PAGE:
Other advantages and characteristics of this invention will become apparent from the following detailed description of a preferred embodiment when read with reference to the accompanying drawings.
FIG. 1 is a block diagram of a preferred embodiment of a hot-line incorporated in a telephone set according to this invention;
FIG. 2 is a circuit diagram of the preferred embodiment of FIG. 1;
FIG. 3(A, B, C, D) is a time sequential chart indicating the detecting time made at various detecting points shown in FIG. 2;
FIG. 4 is a block diagram of an alternative preferred embodiment of a hot-line device incorporated in a telephone set for being operated through a microprocessor and software programs according to this invention; and
FIG. 5 is a flowchart of the preferred embodiment of FIG. 4.
Referring to FIG. 1, there is shown the preferred embodiment of a hot-line device for telephone sets, which, as usual, include: a pair of rectifying circuits 10, 20 separately connected to the telephone lines L1, L2; a ringing circuit 30; a control circuit 40 electrically coupled with a dialing circuit 50 and a voice-tone circuit 60; and a keyboard 110 electrically connected to the control circuit 40. The preferred embodiment of the hot-line device according to this invention comprises a logic AND gate means 70, serving as a central unit, with its output terminated at the keyboard 110 and its inputs separately connected to a ringing detection and delay circuit 80, which is electrically coupled between the rectifying circuit 20 and the ringing circuit 30, a dial-tone detection circuit 90 coupled with the dialing circuit 50, and a hot-line triggering circuit 100.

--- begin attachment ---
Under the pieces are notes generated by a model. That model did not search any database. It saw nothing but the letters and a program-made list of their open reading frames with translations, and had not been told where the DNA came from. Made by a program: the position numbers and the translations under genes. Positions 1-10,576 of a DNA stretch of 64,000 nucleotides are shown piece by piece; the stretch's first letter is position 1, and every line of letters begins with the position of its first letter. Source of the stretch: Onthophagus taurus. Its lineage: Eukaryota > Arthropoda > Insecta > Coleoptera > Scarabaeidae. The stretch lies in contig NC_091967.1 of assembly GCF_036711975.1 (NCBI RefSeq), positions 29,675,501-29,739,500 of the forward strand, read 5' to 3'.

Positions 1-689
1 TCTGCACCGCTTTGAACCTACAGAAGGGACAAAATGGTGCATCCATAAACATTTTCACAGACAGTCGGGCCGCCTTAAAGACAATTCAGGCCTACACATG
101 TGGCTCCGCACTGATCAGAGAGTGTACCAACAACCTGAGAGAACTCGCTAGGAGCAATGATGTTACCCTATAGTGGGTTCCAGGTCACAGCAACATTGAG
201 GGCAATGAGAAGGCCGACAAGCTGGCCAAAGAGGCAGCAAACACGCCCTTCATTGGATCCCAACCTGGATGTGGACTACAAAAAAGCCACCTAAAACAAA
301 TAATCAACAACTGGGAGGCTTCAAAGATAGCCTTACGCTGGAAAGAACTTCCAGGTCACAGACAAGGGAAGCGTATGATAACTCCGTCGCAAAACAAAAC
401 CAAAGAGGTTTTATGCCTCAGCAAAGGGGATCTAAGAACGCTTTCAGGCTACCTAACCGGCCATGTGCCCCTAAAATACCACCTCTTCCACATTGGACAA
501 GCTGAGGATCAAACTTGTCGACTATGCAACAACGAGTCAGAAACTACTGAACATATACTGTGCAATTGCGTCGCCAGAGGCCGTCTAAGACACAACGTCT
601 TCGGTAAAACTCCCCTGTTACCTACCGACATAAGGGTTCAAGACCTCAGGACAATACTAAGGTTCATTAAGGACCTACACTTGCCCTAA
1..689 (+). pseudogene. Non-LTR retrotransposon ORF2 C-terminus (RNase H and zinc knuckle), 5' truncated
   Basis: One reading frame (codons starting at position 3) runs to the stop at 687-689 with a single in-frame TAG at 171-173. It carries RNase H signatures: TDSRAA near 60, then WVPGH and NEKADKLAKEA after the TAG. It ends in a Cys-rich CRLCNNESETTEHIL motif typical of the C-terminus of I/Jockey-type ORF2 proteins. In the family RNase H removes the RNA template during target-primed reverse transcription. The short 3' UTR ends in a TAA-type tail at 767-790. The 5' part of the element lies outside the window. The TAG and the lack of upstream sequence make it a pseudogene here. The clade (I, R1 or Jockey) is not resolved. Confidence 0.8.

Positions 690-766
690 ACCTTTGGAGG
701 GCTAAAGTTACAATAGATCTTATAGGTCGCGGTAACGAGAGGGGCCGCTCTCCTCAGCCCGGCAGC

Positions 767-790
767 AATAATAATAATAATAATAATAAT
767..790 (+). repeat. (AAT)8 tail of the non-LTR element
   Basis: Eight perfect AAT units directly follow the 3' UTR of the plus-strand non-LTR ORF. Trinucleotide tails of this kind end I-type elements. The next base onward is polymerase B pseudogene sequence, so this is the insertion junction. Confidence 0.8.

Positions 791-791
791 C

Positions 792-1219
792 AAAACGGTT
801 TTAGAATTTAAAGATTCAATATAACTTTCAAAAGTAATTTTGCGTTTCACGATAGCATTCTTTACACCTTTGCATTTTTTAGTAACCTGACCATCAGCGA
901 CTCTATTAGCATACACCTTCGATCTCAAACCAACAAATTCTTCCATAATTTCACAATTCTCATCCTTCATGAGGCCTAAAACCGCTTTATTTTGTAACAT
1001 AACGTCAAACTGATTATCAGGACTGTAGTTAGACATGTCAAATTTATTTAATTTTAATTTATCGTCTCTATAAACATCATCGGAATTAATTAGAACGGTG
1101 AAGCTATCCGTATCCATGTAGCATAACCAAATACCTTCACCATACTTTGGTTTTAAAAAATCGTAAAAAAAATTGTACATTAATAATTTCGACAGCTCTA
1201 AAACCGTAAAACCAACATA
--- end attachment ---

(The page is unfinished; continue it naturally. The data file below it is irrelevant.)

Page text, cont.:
It may be deemed that, telephone sets equipped with the hot-line device according to this invention could initiate erroneous automatic dialing when the handset is off the hook during a normal call. Therefore, in order to obviate the chance of erroneous automatic dialing, two kinds of hardware configurations are adapted according to this invention: one is a ringing detection and delay circuit 80 by which, when the handset is off the hook upon ringing, no automatic dialing will be effected; another one is a dial-tone detection circuit 90 by which, when the handset is off the hook and a dial tone is detected, automatic dialing will not be performed. Details will be described later herein.